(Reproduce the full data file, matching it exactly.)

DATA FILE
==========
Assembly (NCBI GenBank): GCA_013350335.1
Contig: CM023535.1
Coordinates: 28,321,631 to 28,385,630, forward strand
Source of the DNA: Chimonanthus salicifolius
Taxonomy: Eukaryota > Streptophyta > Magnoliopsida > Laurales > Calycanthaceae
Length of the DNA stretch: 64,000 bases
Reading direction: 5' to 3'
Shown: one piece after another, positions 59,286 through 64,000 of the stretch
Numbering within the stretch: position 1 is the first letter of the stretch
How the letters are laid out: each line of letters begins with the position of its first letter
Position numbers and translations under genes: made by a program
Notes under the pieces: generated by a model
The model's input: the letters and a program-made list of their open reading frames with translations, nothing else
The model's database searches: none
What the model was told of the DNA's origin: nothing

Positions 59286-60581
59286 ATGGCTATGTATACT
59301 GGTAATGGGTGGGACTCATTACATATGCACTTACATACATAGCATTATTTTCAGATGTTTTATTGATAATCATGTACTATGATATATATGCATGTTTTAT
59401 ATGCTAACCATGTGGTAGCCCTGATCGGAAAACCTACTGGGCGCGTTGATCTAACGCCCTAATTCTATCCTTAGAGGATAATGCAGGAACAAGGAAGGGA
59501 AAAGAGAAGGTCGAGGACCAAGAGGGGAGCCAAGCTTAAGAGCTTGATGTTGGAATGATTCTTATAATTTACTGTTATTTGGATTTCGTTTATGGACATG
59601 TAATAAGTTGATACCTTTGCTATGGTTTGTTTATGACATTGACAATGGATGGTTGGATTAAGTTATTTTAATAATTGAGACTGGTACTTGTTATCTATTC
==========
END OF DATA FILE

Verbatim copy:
Assembly (NCBI GenBank): GCA_013350335.1
Contig: CM023535.1
Coordinates: 28,321,631 to 28,385,630, forward strand
Source of the DNA: Chimonanthus salicifolius
Taxonomy: Eukaryota > Streptophyta > Magnoliopsida > Laurales > Calycanthaceae
Length of the DNA stretch: 64,000 bases
Reading direction: 5' to 3'
Shown: one piece after another, positions 59,286 through 64,000 of the stretch
Numbering within the stretch: position 1 is the first letter of the stretch
How the letters are laid out: each line of letters begins with the position of its first letter
Position numbers and translations under genes: made by a program
Notes under the pieces: generated by a model
The model's input: the letters and a program-made list of their open reading frames with translations, nothing else
The model's database searches: none
What the model was told of the DNA's origin: nothing

Positions 59286-60581
59286 ATGGCTATGTATACT
59301 GGTAATGGGTGGGACTCATTACATATGCACTTACATACATAGCATTATTTTCAGATGTTTTATTGATAATCATGTACTATGATATATATGCATGTTTTAT
59401 ATGCTAACCATGTGGTAGCCCTGATCGGAAAACCTACTGGGCGCGTTGATCTAACGCCCTAATTCTATCCTTAGAGGATAATGCAGGAACAAGGAAGGGA
59501 AAAGAGAAGGTCGAGGACCAAGAGGGGAGCCAAGCTTAAGAGCTTGATGTTGGAATGATTCTTATAATTTACTGTTATTTGGATTTCGTTTATGGACATG
59601 TAATAAGTTGATACCTTTGCTATGGTTTGTTTATGACATTGACAATGGATGGTTGGATTAAGTTATTTTAATAATTGAGACTGGTACTTGTTATCTATTC